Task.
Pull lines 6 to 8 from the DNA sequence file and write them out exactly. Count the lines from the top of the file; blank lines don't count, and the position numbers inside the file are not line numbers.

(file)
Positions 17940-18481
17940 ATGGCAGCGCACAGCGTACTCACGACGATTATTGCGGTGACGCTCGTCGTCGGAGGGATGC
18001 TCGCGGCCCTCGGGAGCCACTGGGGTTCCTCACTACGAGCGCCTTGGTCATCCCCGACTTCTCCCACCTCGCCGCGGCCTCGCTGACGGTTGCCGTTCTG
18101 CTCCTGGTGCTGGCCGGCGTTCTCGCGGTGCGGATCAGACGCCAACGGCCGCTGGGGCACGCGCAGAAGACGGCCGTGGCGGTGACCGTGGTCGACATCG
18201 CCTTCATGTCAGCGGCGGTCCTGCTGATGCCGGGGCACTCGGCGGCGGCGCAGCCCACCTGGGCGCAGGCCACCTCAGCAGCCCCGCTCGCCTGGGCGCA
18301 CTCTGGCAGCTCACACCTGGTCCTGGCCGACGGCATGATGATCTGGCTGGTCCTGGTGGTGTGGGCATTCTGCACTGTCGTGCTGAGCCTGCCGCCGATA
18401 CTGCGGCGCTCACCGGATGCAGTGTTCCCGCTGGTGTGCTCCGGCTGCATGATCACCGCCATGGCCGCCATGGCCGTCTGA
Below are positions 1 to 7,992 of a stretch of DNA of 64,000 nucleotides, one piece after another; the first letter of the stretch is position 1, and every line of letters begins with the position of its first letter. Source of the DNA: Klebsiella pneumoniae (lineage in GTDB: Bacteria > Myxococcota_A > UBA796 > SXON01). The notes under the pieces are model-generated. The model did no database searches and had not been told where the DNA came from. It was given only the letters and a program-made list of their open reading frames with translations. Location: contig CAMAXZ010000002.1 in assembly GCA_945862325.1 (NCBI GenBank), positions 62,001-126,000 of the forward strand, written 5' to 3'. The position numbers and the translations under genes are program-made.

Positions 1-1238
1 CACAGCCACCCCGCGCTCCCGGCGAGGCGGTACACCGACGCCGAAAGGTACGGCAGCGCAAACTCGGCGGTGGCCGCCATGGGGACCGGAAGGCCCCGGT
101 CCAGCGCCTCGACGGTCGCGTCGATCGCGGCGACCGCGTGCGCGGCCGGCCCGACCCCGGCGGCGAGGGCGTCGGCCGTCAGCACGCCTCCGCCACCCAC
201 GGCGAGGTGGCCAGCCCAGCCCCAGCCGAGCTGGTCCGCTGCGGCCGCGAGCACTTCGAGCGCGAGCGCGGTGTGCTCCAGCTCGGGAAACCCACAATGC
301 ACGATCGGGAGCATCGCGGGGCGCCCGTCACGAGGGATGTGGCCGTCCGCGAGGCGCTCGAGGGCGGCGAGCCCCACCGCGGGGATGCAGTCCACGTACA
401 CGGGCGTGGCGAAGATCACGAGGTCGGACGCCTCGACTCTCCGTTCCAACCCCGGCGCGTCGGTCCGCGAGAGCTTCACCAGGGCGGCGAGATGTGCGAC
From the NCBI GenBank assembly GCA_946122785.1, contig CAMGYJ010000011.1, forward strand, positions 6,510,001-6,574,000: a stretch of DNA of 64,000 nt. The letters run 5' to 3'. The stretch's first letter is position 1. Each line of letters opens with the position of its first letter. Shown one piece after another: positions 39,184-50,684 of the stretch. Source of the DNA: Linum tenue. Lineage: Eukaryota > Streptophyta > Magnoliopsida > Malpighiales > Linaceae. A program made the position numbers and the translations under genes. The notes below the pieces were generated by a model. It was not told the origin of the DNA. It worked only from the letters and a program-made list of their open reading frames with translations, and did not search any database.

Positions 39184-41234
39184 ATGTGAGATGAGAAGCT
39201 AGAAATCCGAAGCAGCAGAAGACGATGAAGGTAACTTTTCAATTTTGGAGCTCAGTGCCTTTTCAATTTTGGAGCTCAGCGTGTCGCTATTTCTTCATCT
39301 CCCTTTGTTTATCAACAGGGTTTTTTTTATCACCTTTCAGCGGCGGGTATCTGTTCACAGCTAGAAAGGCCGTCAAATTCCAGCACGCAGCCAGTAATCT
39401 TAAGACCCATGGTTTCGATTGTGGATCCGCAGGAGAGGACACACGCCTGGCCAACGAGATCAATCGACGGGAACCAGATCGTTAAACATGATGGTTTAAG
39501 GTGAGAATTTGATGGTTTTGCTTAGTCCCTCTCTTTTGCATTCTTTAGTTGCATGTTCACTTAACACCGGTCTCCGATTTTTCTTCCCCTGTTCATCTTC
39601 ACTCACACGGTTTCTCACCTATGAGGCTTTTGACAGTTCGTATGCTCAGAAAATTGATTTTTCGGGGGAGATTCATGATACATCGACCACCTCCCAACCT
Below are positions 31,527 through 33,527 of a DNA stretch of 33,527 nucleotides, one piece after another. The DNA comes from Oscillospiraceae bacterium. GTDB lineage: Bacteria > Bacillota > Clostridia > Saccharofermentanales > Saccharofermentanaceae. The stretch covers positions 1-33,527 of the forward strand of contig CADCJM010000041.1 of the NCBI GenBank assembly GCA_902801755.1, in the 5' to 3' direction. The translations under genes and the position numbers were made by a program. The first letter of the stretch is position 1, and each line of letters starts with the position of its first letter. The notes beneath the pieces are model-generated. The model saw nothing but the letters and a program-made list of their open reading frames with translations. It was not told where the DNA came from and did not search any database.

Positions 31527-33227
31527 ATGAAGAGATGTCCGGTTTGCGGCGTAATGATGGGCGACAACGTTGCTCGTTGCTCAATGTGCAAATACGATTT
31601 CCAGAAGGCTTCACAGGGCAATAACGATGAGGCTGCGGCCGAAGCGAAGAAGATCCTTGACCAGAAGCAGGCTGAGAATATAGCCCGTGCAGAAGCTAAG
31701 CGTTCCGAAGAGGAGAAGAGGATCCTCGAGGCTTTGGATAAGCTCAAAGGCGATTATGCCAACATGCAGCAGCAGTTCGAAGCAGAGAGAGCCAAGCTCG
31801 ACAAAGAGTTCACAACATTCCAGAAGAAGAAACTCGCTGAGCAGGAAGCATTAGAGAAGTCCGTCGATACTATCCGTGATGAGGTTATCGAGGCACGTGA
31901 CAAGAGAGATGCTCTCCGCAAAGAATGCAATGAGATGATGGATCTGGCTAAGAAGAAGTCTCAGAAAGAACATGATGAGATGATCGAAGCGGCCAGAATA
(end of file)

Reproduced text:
18301 CTCTGGCAGCTCACACCTGGTCCTGGCCGACGGCATGATGATCTGGCTGGTCCTGGTGGTGTGGGCATTCTGCACTGTCGTGCTGAGCCTGCCGCCGATA
18401 CTGCGGCGCTCACCGGATGCAGTGTTCCCGCTGGTGTGCTCCGGCTGCATGATCACCGCCATGGCCGCCATGGCCGTCTGA
Below are positions 1 to 7,992 of a stretch of DNA of 64,000 nucleotides, one piece after another; the first letter of the stretch is position 1, and every line of letters begins with the position of its first letter. Source of the DNA: Klebsiella pneumoniae (lineage in GTDB: Bacteria > Myxococcota_A > UBA796 > SXON01). The notes under the pieces are model-generated. The model did no database searches and had not been told where the DNA came from. It was given only the letters and a program-made list of their open reading frames with translations. Location: contig CAMAXZ010000002.1 in assembly GCA_945862325.1 (NCBI GenBank), positions 62,001-126,000 of the forward strand, written 5' to 3'. The position numbers and the translations under genes are program-made.